The two things responsible for such perversion in the navy are: first, the herding of the male sex together and for long periods; second, the mode of dress in which little boys begin their sea life. These are the problems before which all others sink into utter insignificance. The army and navy of Great Britain, is recruited very largely from the slums of great cities. The most ignorant, the most brutal and most immoral of mankind are drafted by the incentive of a better life than they have ever known; but they are only changed outwardly. Their nature, their habits of life, their mental make-up, does not change; or, if it changes to the automatic action by which they become part of a war machine they lose that individual freedom that is the boast of the Anglo-Saxon race.
On the other hand, I must say that in all my contact with life, I have never met nor been associated with a group of men more gentlemanly, better educated, or whose total sum of right thinking and right living was higher than that group of officers on that ship. I certainly attribute a great deal of my quickening of mind to contact with them.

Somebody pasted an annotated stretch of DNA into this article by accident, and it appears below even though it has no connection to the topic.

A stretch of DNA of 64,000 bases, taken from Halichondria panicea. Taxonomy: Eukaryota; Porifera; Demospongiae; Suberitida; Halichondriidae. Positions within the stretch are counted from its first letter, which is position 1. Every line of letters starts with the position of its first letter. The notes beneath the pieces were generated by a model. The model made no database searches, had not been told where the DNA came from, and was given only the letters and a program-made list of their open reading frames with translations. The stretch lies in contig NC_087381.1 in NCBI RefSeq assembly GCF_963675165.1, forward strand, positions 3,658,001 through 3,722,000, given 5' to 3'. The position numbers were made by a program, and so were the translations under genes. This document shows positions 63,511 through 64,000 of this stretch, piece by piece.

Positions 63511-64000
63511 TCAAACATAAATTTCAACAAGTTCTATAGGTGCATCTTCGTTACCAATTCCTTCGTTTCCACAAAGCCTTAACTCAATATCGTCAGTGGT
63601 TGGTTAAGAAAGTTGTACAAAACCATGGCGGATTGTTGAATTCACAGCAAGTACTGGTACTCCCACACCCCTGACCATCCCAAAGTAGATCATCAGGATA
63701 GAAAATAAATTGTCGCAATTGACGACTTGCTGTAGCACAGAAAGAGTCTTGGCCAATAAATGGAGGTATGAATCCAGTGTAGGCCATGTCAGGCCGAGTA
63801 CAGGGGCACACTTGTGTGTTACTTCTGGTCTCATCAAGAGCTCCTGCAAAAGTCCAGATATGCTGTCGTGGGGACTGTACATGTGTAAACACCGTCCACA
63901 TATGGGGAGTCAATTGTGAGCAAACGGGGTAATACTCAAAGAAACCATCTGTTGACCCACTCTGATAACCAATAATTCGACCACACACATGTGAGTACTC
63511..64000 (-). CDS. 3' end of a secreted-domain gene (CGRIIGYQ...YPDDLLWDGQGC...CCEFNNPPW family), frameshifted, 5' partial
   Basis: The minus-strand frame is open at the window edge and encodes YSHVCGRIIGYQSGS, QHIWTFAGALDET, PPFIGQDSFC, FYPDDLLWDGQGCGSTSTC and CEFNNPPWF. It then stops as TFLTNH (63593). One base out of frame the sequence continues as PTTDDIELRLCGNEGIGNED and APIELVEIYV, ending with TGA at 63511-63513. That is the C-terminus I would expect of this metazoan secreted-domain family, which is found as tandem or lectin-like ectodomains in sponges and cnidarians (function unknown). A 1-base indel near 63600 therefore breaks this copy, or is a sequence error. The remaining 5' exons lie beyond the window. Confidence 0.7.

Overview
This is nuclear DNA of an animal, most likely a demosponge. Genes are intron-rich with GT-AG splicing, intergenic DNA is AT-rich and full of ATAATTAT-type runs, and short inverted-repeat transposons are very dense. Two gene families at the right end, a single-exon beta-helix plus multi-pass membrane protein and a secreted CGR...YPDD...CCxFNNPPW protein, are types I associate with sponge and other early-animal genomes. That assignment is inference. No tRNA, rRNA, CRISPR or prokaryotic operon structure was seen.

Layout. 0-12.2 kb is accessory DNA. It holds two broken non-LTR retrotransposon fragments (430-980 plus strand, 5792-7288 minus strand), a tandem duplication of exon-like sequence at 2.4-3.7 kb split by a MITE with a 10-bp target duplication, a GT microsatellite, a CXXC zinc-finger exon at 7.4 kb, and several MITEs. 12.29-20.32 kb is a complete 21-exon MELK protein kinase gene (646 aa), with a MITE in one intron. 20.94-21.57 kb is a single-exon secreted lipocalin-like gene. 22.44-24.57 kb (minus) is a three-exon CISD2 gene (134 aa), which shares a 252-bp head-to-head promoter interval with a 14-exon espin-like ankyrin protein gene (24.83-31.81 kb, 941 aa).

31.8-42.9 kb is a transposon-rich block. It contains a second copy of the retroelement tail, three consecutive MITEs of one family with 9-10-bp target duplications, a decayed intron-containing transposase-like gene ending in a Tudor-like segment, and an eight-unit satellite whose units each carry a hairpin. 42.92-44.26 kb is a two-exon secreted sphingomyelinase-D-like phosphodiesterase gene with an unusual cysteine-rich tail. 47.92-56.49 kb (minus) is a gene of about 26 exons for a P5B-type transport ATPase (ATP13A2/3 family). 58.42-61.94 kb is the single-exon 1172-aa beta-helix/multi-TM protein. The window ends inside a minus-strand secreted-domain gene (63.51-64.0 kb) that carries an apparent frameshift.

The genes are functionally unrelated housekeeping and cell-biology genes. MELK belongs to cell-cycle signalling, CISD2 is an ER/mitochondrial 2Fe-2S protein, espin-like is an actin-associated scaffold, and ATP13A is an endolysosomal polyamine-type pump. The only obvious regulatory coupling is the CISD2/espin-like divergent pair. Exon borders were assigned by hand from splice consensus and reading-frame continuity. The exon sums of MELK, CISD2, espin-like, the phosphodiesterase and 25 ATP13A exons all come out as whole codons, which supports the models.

THE GORDON RELIEF EXPEDITION
The incarceration of Gordon in Khartoum was a matter of deep concern to every soldier and sailor in the British Empire, particularly to those of us who were in and around Egypt at the time. It has not always been plain to the British soldier in Egypt, why he was there; but he seldom asks why he is anywhere. In the matter of Gordon, however, the case was different. They all knew that Gladstone had sent him and refused to relieve him; at least, the relief was so long-drawn-out, so dilatory, that it was practically useless.
I had made application for my discharge from the service by purchase—a matter of one hundred dollars—and had my plans made out for further study; but the plight of Gordon gripped me as it gripped others, and I determined to throw every other consideration aside, and get to the front. There was one chance in a thousand, and I took it. A marine officer of the ship was called for and his valet was a man who had almost served his time; had seen much service and was not at all anxious for any more. I went after him, bank-book in hand:
“I will give you all I possess if you will let me go in your place.”
“It’s a go,” said this man as a gleam of joy overspread his face. The officer himself was glad, and the whole thing was arranged; and in forty-eight hours, I was on board the Peninsula and Oriental steamship Bokhara bound for the Red Sea. The officer was the most brutal cad I have ever met. He strutted like a peacock, and seemed to take delight in humiliating, when an opportunity would present itself, anybody and everybody beneath him in rank—he was a captain.